From: 'From Her to Eternity' (1984)
After splitting up the Birthday Party, Nick Cave knew he needed to take his music away from the chaos of his former band, but still retaining the urgency and violence that lay underneath. He accomplished that with his 1984 solo offering, From Her to Eternity. The album opens with a startling cover of Cohen's "Avalanche," which sets the tone for the rest. Originally found on Songs of Love and Hate from 1971, Cave highlights the inherent darkness of the tune, revealing the torn and frayed soul within.
"Dress Rehearsal Rag"Noel Harrison
From: 'Santa Monica Pier' (1968)
The son of actor Rex Harrison, Noel tried his hand at acting, skiing and singing. In the process, he scored a couple of hit records, the first of which was a cover of Cohen's "Suzanne" which charted back in 1967. On his 1968 album Santa Monica Pier, he delivered this glowing take on "Dress Rehearsal Rag" which fit his style perfectly. Semi-narrative, semi-acted, Harrison's unique style makes this cover pure gold.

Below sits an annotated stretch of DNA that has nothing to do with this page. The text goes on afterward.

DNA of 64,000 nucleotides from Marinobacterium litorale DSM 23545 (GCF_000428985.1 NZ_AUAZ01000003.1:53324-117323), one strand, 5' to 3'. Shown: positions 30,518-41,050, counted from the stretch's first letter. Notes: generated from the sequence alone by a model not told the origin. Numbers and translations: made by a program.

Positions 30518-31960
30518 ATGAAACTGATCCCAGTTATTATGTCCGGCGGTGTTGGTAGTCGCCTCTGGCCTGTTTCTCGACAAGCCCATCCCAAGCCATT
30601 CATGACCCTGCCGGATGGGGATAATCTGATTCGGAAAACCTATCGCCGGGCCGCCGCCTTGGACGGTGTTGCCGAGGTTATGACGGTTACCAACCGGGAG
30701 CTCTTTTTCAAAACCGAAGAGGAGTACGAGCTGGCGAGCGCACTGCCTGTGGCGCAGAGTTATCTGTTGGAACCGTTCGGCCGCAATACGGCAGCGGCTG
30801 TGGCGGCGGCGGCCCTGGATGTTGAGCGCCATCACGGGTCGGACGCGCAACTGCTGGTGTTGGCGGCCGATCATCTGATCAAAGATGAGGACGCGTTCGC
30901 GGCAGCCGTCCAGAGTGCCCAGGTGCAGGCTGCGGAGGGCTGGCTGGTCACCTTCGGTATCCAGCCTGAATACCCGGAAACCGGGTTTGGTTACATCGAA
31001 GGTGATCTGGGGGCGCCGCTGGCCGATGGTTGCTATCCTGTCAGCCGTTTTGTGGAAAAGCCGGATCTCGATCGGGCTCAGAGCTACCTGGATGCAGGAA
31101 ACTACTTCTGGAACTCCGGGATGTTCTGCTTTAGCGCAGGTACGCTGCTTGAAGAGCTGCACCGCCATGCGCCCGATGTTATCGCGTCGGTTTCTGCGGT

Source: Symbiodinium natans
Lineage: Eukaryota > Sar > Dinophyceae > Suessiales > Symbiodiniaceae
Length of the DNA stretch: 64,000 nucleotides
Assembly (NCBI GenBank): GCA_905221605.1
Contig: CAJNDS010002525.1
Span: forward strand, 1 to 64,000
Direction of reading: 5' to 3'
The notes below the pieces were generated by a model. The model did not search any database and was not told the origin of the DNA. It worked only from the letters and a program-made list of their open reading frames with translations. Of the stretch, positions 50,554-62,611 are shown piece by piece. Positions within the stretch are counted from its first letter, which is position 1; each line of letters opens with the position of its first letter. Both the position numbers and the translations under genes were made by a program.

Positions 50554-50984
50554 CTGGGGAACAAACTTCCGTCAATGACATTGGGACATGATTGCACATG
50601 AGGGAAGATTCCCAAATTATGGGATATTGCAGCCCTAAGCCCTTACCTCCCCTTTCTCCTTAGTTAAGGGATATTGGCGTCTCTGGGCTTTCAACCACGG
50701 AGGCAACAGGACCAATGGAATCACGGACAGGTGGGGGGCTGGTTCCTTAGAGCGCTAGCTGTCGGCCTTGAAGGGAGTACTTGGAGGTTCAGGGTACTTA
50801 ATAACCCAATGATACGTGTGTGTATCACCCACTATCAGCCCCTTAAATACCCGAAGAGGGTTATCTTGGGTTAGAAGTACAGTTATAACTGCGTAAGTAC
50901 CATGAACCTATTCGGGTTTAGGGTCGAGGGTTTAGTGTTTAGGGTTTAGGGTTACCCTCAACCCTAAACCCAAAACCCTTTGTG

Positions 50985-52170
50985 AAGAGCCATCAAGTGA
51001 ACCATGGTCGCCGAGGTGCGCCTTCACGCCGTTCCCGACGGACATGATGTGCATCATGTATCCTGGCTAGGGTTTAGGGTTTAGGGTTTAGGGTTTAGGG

"Hallelujah" Willie Nelson
From: 'Songbird' (2006)
On his 2006 album Songbird, Willie Nelson put a glorious collection of other artists' songs front-and-center, with a few original compositions mixed in. Alongside songs by Fleetwood Mac, the Grateful Dead, Ryan Adams and Gram Parsons, we find his own stellar take on the classic "Hallelujah." Though the Jeff Buckley version is better known, Nelson's version is nothing short of classic as well. His aching voice pushes the song into a different arena from other, more boisterous takes.
From: 'Heyday' (1987)
For many, Fairport Convention sadly remain a footnote to the career of Richard Thompson instead of being heralded as one of the truly great British bands of the late '60s. Initially inspired by American rock and folk, they were immersed in songs by such artists as Joni Mitchell, Bob Dylan, the Everly Brothers and Leonard Cohen. Though their take on "Suzanne" failed to end up on their debut LP, a version was finally released on Heyday, a 1987 collection of BBC recordings. They electrify the song and give it an edge only hinted at in the Cohen original.